There's no problem with the headline "Air Passenger 'Beyond Control,' Court Records Say" on the version of a June 20 article that appears on the Rocky Mountain News' website. It's another matter in the print edition, though. That headline reads, "Air Passenger 'Beyond Control,' Court Records Sa," which is considerably more intriguing. According to an entry in the online Free Dictionary, there's no definition for "sa" as an English-language word, but it's used plenty as an acronym -- for "Salvation Army," "South Africa," "South America" and "seaman apprentice," which earns points for sounding slightly obscene. But arguably the most surprising "SA" is described as a "Nazi militia created by Hitler in 1921 that helped him to power but was eclipsed by the SS after 1943." Kinda puts a new spin on the subject, doesn't it?
Yeah, yeah, every news organization makes typographical errors. In fact, Westword had an egregious one on a slideshow that was hyped on the paper's home page for a couple of days beginning on June 16: "The Fluid Reunion -- The Not-So-Secret Tune-Up Show at the Larimer" appeared as "The Fluid Reunion -- The No-So-Secret Tune-up Show at the Larimer." But the size and prominence of the Rocky oops symbolizes something more than a mere oversight.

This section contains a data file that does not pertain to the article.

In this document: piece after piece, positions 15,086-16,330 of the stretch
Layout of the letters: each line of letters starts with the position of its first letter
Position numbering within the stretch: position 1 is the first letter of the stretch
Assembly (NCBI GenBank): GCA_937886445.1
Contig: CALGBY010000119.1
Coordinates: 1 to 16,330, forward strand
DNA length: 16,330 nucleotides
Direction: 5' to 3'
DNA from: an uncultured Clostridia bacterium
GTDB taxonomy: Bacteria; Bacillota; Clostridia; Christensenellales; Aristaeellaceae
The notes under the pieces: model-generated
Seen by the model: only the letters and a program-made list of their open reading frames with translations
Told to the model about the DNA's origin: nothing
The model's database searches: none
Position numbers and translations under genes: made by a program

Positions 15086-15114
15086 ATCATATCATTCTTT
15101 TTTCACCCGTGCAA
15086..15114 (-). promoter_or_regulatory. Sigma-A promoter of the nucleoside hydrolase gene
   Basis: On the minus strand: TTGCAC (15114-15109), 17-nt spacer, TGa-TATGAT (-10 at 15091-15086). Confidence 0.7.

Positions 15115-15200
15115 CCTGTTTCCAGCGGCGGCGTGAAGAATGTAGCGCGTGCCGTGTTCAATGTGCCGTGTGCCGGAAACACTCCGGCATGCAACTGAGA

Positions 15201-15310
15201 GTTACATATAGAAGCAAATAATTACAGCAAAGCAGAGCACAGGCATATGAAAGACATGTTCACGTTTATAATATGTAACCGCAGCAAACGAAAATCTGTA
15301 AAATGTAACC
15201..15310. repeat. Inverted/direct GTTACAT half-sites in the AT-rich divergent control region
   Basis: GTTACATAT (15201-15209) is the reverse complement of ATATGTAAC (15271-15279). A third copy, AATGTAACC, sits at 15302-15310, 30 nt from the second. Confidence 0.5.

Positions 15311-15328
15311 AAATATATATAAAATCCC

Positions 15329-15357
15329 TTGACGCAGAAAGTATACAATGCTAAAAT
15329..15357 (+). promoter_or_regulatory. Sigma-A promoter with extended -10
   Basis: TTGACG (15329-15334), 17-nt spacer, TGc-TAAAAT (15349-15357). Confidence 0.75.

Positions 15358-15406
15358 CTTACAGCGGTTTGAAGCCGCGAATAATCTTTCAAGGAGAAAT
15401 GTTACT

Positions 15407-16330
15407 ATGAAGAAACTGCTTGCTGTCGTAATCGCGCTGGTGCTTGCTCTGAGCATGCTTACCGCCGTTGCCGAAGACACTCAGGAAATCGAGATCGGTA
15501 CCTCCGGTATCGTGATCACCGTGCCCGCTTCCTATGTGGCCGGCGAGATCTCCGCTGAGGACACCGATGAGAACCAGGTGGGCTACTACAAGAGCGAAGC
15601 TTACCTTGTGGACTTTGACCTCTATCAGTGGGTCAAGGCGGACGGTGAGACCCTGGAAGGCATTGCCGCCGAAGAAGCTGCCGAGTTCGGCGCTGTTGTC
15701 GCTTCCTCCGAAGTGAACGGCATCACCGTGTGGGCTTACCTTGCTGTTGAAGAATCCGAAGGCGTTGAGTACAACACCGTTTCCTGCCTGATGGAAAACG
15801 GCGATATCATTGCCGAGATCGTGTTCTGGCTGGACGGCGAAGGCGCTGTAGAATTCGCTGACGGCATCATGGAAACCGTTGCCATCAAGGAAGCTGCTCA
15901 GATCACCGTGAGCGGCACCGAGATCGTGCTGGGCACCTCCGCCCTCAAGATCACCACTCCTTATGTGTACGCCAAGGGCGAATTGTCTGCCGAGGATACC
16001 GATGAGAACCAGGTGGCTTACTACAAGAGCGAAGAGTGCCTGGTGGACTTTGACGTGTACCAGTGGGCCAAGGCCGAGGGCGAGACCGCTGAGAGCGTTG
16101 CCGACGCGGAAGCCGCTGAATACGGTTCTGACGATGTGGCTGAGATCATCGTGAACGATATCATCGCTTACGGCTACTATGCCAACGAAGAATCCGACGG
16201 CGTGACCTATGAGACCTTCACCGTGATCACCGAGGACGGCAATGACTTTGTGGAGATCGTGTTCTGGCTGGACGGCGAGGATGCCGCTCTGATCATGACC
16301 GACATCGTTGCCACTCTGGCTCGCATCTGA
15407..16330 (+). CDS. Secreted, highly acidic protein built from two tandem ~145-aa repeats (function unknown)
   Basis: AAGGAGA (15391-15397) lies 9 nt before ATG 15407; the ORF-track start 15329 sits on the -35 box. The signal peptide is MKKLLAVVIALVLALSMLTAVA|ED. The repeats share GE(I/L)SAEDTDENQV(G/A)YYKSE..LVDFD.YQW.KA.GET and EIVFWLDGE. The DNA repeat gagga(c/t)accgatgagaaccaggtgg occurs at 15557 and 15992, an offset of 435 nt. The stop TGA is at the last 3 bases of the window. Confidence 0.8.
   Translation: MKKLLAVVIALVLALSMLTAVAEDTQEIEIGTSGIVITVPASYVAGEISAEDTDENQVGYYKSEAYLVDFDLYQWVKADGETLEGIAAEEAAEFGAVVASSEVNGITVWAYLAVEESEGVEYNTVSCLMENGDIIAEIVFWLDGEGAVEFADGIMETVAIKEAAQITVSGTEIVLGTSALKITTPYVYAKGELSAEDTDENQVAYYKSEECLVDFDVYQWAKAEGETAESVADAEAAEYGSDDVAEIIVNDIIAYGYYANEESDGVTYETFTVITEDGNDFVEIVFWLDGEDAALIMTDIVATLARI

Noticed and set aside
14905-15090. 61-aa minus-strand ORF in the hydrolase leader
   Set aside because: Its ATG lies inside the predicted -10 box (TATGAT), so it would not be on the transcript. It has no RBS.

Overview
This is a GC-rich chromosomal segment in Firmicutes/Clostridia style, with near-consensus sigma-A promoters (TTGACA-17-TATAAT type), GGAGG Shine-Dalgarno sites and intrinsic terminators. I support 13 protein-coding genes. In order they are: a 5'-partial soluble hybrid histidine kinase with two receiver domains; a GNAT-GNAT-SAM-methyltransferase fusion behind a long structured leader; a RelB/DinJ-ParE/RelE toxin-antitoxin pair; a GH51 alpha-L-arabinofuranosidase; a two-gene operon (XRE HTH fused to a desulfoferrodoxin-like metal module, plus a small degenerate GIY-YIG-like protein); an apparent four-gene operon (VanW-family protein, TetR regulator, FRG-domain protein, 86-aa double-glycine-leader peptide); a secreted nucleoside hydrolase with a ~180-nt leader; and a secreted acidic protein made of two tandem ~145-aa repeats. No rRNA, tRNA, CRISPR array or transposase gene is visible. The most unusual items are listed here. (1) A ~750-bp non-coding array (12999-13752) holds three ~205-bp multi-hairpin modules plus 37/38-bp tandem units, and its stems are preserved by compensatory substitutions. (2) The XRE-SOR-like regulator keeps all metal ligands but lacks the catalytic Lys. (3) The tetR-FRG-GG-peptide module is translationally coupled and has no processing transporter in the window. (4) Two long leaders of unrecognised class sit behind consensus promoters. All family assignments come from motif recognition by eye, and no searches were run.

If you like this story, consider signing up for our email newsletters.
SHOW ME HOW
You have successfully signed up for your selected newsletter(s) - please keep an eye on your mailbox, we're movin' in!
Over the past couple of years, the paper has reduced costs through a series of buyouts, as well as by attrition -- and those who remain in the fold are being asked to do more and more to fill the gaps with each passing day. The stress this places on employees increases the possibility of errors -- including large, embarrassing gaffes like the one mentioned above.
Is there a solution to this problem? Not in the foreseeable future. Maybe that particular letter was missing from the headline because journalists used up the entire supply trying to figure out how the print-journalism industry got into its current predicament. "Y?" they must be wondering. "For God's sake, Y?" -- Michael Roberts